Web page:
• Legal and regulatory fines
  • Steep financial implications, like paying the ransom and the cost to get systems back up and securely running

The alarming rise in cyber threats – namely ransomware – highlight the urgent need for enhanced cyber resiliency and robust security measures in healthcare. The healthcare sector is predicted to continue its investment in cybersecurity, focusing on resilient data management practices, threat detection, and employee training, while expanding into new technologies (like artificial intelligence) and collaborative efforts.

Here are five ways to reduce your risk and secure personal health information (PHI) from cyberattacks

1. Consistent Data Management Practices

Consistency is key, especially when it comes to basic cyber protection. These five stepping stones are just a start to laying out a consistent cybersecurity plan.

  1. Create a secure cybersecurity policy – Establish a firm security stance, then periodically review, modify and update policies and procedures in response to environmental or operational changes affecting the security of Electronic PHI.
  2. Encrypt data – Convert data to ciphertext that can only be read if decrypted
  3. Backup data – Ensure PHI data are backed up frequently, at least nightly, and stored in a HIPAA-compliant data center
  4. Update systems and software – Verify information systems are up to date with the latest security patches and diligently check programs for updates.
  5. Assess and monitor vendors Ensure that third-party vendors agree to a business associate agreement (BAA) and monitor their activities to be sure they adhere to the policies. Review vendors to ensure compliance on a consistent basis.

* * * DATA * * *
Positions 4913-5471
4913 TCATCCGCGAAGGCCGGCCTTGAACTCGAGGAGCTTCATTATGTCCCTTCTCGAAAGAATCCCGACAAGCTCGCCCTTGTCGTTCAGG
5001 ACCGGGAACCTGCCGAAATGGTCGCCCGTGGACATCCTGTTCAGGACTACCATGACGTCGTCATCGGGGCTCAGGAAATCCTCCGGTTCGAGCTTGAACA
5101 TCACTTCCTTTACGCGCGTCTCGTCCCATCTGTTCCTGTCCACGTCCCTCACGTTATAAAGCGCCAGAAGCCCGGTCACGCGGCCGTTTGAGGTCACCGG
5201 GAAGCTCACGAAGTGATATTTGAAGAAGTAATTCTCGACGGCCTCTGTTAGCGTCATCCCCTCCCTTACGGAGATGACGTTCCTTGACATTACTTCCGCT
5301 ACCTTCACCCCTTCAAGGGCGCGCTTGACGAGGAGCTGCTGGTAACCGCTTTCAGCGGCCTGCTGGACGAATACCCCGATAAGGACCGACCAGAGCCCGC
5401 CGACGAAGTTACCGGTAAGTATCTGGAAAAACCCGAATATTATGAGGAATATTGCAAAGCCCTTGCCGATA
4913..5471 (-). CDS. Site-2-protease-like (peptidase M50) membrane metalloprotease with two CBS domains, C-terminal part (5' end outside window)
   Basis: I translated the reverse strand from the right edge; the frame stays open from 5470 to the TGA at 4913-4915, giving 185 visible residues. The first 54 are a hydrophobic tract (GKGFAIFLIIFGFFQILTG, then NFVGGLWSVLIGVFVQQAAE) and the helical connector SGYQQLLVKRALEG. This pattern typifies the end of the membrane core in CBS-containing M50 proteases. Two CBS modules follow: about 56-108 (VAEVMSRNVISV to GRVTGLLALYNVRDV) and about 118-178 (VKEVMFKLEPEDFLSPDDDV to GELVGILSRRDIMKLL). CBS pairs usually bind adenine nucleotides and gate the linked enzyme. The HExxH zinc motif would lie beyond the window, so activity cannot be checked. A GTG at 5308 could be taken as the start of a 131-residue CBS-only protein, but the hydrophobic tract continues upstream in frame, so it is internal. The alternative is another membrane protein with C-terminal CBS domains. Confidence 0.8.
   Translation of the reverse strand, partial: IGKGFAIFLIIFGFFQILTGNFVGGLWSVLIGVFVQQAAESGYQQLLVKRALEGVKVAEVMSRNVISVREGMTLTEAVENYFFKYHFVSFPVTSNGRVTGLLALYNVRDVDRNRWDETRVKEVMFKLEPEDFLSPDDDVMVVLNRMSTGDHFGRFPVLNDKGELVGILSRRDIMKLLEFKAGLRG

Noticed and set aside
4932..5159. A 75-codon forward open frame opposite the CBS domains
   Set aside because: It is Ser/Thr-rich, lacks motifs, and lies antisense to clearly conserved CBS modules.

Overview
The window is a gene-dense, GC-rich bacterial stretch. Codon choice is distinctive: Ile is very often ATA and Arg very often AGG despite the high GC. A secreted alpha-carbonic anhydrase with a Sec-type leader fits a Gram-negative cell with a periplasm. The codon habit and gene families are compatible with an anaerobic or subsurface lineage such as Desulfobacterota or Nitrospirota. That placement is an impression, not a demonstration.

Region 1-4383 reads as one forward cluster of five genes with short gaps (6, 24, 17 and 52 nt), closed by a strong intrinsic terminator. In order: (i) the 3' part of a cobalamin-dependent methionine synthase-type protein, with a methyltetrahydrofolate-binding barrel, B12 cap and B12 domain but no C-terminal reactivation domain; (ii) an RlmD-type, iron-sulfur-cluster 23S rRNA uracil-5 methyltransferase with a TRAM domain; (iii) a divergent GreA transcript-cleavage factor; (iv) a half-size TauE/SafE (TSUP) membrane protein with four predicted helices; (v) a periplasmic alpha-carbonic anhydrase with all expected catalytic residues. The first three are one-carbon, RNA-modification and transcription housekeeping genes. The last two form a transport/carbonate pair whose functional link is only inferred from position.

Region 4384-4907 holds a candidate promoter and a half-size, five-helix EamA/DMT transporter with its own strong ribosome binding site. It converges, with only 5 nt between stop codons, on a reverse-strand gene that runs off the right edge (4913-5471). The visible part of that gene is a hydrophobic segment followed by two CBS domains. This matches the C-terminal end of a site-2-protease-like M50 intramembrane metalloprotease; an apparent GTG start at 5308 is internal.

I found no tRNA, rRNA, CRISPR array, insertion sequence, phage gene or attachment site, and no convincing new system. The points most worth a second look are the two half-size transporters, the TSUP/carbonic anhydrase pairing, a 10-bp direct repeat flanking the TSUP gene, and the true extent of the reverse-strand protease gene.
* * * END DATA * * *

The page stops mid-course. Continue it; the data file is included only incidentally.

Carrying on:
2. Detection

As Benjamin Franklin said: “If you fail to plan you are planning to fail.” Detecting and addressing vulnerabilities in advance of an incident is critical to ensuring a strong security posture. The investment in audits and technology improvement almost always outweigh the costs of a ransomware attack.

Implementing a threat detection strategy is critical to identifying and preventing data breaches. Healthcare institutions and security leadership, like the chief information security officer (CISO), are investing more in security infrastructure. Guidehouse’s 2024 report found 85% of respondents’ organizations planned increases to their 2024 digital and IT budgets, with cybersecurity listed as their top investment priority. This demonstrates the industry’s commitment to safeguarding patient data. 

3. Employee training

To err is human and healthcare employees are no exception. Taking a human-centric approach to organizational security can cultivate shared cybersecurity responsibility, which in turn could dramatically reduce the chances of a data breach, HIPAA violation, and the costs associated with both. Given that social engineering now represents more than 50% of incidents (per Verizon’s DBIR Report 2023), the focus on the human element is pivotal to securing your data. 

Adopting this approach can (1) increase awareness of accidental and intentional HIPAA violations, and (2) empower appropriate responses to social engineering. Ultimately staff need to make decisions and take action. However, leadership must engender the organizational identity around shared security responsibility.